Don’t be afraid to repeat yourself!

Don’t be afraid to repeat yourself!

Repeating everything you say is an essential skill if you want to get anywhere in life. It could save you a lot of trouble. Like say you discovered the cure for cancer, and you only had one friend/acquaintance because everyone else you tried to talk to ran away because you had a giant mole or something, and you told that person and they acted all excited and happy for you so you thought you’d gotten the message across but you never found out that what they really heard was “I want to become a dancer!”. This hypothetical situation would only work if you speak with an American accent (or you pronounce cancer as KAHN-ser), but I’m sure there are millions of other examples out there. Perhaps you found out the meaning of life and you told your person and they thought you said “I’ve been cleaning my knife,” then they’d probably run away from you just like everyone else and you’d be left with no one and you’d die alone, miserable and ugly. And why? Because you didn’t repeat yourself.
The Catcher in the Rye is considered one of the greatest novels out there. It’s narrated by this guy, Holden. He’s very repetitive. All he ever does is repeat himself. The way he talks is supposedly what makes his character believable. I bet if he just said everything once, the novel would be half as thick as it is and a million times less successful. J.D. Salinger must have made a fortune by saying stuff he’d already said over and over again. If I ever write a book, I’ll be sure to have whole chapters repeated. Everyone will love me for it.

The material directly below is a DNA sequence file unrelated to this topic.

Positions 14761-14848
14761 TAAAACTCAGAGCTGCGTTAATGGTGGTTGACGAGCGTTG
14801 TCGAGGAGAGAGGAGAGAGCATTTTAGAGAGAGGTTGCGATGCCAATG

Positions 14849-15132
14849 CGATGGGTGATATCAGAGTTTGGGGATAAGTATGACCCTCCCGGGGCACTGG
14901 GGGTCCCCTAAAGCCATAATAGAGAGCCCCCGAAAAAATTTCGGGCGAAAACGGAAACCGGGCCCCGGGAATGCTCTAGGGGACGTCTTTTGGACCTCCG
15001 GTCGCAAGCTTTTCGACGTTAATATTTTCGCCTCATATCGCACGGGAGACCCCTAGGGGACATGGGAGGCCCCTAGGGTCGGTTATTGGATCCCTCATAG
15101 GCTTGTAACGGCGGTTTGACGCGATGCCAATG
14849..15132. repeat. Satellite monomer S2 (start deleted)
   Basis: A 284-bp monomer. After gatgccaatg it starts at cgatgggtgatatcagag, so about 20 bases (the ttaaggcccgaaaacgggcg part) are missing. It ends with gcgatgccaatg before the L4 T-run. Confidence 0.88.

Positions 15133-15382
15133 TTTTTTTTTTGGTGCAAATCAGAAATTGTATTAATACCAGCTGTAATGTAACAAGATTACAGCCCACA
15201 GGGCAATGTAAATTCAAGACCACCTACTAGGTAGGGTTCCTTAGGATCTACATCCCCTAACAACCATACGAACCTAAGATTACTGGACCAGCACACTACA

I had read this novel a couple of years ago, but we studied it at school this year as well. This meant I had to read it again, but of course that wasn’t a problem. Reading it again refreshed my memory of it and reinforced ideas I’d gotten from the first reading, just like repeating yourself would. This was extremely helpful for writing essays about it. With the wondrous NCEA system, guess what we have to do to get Excellence? We have to keep relating our points to the words of the question. That is, we repeat the words in the question as much as we can so that the marker knows we know what we’re meant to be talking about. So you see, repeating yourself gains you respect from people with really impressive jobs, such as teachers.
Now, consider music. I love music. Everyone loves music. That’s what it’s there for. To love. I take music as a subject, so I’m well aware that a well structured piece has a whole heap of repetition in it. There’s a sign that tells you to repeat things. You ask someone with the most basic musical knowledge what those two lines with the little dots in front of them means and they’ll say “It’s a repeat. That means you play it again.” That’s right. Play it again. Id est, repeat the music you’ve already heard. Why? Because whoever wrote it thinks it would be nice to hear it again. Not only do you use repeat signs to repeat things in music, there is also the concept of a chorus in a song, or just using the same melody or words or rhythm or whatever again when it sounds good. I bet there isn’t a song out there without some form of repetition in it. And, like I said, everyone loves music, so it would pay to learn something from it. Perhaps someomeone would love you too if you had repeats.
I suggest you go back and read what I wrote again, so I don’t have to repeat myself.

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